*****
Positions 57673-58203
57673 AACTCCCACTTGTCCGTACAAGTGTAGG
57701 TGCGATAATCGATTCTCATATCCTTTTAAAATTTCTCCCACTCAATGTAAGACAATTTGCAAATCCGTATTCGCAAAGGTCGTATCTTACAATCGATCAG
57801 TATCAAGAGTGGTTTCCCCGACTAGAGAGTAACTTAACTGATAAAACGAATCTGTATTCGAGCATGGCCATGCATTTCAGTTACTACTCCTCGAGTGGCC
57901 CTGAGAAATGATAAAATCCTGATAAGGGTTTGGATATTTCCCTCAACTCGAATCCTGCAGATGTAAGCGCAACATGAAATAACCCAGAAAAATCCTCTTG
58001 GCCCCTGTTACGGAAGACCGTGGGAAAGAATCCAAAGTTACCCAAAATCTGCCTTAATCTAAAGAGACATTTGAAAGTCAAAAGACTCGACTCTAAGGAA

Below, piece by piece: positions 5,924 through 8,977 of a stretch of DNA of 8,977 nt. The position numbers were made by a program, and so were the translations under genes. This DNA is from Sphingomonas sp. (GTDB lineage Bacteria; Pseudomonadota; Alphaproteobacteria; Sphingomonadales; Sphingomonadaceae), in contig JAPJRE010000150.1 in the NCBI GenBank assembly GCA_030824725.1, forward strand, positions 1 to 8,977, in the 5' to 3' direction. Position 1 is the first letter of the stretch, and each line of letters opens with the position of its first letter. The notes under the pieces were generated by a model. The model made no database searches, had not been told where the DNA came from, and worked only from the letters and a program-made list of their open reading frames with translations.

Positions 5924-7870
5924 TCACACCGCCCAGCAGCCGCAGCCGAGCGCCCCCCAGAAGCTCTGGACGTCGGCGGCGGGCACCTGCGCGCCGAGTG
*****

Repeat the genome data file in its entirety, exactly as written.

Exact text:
Positions 57673-58203
57673 AACTCCCACTTGTCCGTACAAGTGTAGG
57701 TGCGATAATCGATTCTCATATCCTTTTAAAATTTCTCCCACTCAATGTAAGACAATTTGCAAATCCGTATTCGCAAAGGTCGTATCTTACAATCGATCAG
57801 TATCAAGAGTGGTTTCCCCGACTAGAGAGTAACTTAACTGATAAAACGAATCTGTATTCGAGCATGGCCATGCATTTCAGTTACTACTCCTCGAGTGGCC
57901 CTGAGAAATGATAAAATCCTGATAAGGGTTTGGATATTTCCCTCAACTCGAATCCTGCAGATGTAAGCGCAACATGAAATAACCCAGAAAAATCCTCTTG
58001 GCCCCTGTTACGGAAGACCGTGGGAAAGAATCCAAAGTTACCCAAAATCTGCCTTAATCTAAAGAGACATTTGAAAGTCAAAAGACTCGACTCTAAGGAA

Below, piece by piece: positions 5,924 through 8,977 of a stretch of DNA of 8,977 nt. The position numbers were made by a program, and so were the translations under genes. This DNA is from Sphingomonas sp. (GTDB lineage Bacteria; Pseudomonadota; Alphaproteobacteria; Sphingomonadales; Sphingomonadaceae), in contig JAPJRE010000150.1 in the NCBI GenBank assembly GCA_030824725.1, forward strand, positions 1 to 8,977, in the 5' to 3' direction. Position 1 is the first letter of the stretch, and each line of letters opens with the position of its first letter. The notes under the pieces were generated by a model. The model made no database searches, had not been told where the DNA came from, and worked only from the letters and a program-made list of their open reading frames with translations.

Positions 5924-7870
5924 TCACACCGCCCAGCAGCCGCAGCCGAGCGCCCCCCAGAAGCTCTGGACGTCGGCGGCGGGCACCTGCGCGCCGAGTG